Two big questions for the publishing world: Will the newly freed Amanda Knox write a book – and how much does the public care?
If there’s an "it" girl in publishing right now, it’s Amanda Knox.
As soon as she was cleared of murder charges in Italy on Monday, she became the most sought-after interview, with ABC, CNN, CBS, NBC and others clamoring to get the first lucrative sit-down with the American exchange student.
Almost as quickly, publishing insiders began jockeying for position for a possible – some say inevitable – book deal.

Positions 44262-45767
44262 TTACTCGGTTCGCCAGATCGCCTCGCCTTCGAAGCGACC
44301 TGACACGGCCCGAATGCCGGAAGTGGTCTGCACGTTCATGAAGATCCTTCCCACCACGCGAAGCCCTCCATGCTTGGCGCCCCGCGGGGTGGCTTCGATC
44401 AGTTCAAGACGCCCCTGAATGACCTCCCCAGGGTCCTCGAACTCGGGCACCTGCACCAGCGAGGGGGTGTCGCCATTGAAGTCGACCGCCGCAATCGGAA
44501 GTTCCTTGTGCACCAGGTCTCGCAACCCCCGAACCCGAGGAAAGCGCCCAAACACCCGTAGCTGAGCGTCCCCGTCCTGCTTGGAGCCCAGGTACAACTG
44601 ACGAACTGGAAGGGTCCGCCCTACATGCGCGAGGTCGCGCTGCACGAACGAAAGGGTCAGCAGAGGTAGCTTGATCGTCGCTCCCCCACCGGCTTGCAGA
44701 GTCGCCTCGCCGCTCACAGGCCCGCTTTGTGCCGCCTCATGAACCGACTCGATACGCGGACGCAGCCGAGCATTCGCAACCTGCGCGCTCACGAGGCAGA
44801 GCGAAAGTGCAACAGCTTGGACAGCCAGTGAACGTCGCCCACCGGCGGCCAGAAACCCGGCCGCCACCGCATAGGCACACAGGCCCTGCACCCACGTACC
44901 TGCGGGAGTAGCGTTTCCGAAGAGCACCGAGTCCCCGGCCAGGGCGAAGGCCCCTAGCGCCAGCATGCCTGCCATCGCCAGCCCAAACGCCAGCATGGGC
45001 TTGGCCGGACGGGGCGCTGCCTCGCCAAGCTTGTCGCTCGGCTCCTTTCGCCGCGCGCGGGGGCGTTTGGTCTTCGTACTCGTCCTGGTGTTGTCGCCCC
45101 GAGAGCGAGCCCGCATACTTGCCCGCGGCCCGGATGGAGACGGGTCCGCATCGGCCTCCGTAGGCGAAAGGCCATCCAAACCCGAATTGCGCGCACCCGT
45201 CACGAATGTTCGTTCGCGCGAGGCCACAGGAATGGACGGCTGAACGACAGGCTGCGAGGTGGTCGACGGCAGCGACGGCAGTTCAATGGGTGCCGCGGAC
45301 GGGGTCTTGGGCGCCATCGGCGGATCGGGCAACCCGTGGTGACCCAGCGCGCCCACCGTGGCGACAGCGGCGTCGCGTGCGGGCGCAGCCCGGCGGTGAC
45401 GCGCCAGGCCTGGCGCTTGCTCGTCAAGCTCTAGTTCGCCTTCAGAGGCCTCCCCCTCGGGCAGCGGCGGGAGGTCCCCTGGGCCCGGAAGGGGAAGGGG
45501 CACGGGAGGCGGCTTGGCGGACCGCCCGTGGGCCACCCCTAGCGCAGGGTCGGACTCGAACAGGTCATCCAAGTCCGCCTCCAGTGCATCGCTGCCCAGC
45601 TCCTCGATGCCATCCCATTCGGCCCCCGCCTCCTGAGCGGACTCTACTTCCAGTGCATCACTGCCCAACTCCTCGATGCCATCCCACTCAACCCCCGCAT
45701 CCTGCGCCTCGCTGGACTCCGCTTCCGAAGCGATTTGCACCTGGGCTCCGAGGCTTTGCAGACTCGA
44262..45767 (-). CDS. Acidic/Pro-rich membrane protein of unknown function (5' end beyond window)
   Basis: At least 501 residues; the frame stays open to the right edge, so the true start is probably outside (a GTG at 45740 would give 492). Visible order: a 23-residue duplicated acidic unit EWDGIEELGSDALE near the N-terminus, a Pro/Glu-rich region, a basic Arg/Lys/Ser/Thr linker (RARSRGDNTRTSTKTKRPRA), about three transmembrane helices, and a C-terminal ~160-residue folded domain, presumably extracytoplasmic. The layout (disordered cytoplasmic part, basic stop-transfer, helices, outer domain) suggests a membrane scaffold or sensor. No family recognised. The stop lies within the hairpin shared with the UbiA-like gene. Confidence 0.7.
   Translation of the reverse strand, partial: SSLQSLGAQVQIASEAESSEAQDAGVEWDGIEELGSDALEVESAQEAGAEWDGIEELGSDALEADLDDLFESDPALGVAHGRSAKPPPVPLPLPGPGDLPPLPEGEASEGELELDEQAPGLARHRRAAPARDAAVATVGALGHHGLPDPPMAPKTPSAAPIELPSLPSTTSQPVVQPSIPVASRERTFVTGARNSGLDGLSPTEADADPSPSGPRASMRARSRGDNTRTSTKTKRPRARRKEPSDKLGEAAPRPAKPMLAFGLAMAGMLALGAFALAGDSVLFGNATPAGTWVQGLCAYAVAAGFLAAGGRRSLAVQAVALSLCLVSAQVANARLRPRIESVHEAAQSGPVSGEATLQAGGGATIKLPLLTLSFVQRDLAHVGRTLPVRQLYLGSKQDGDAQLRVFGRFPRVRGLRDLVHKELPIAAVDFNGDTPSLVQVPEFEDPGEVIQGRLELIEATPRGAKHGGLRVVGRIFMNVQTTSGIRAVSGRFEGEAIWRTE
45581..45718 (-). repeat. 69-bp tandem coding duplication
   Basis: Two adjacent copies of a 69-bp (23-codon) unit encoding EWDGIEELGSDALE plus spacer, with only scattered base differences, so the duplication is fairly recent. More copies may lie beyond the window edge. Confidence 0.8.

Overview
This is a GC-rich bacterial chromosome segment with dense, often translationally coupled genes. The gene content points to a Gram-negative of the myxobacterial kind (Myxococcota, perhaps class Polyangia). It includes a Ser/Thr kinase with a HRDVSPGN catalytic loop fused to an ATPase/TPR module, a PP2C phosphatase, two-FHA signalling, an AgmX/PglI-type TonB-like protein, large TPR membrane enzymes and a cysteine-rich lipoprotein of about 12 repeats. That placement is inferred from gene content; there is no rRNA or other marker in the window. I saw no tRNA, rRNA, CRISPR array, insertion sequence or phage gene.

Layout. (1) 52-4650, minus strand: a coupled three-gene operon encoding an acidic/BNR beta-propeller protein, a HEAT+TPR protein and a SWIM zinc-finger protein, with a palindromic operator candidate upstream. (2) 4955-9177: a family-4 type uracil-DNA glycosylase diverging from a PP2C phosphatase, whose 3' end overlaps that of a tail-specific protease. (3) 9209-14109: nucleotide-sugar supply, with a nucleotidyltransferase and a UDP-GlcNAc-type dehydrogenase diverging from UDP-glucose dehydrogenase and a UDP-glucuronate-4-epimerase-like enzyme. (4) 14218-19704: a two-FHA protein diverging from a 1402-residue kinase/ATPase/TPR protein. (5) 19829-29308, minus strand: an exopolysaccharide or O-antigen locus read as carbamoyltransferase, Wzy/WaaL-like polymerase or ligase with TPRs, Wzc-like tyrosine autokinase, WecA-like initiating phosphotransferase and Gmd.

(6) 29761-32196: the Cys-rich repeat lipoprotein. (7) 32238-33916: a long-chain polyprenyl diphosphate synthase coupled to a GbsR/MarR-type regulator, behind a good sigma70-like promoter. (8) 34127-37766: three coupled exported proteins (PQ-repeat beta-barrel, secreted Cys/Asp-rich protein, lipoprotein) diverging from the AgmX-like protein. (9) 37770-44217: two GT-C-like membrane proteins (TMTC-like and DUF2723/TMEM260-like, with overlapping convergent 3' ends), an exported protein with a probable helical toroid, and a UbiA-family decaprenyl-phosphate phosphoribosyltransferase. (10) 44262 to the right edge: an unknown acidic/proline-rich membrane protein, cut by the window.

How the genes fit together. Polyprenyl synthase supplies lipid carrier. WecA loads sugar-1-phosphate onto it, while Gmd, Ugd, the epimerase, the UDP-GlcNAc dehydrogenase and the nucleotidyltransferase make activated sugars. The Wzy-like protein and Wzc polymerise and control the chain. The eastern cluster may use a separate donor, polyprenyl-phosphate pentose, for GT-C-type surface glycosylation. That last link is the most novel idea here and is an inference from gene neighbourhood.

There’s plenty to write about. A salacious story of sex, drugs, and murder abroad, Ms. Knox’s case has attracted international fascination. The American exchange student was acquitted Monday in a Perugia, Italy, court of the murder of Meredith Kercher, her British roommate, bringing an end to a four-year case that whipped up a media frenzy in its final months. In the case, and in breathless media reports about it, Knox “was variously portrayed as a lying, manipulative temptress or an innocent abroad who became unwittingly caught up in a gross miscarriage of justice,” writes the Monitor’s Nick Squires.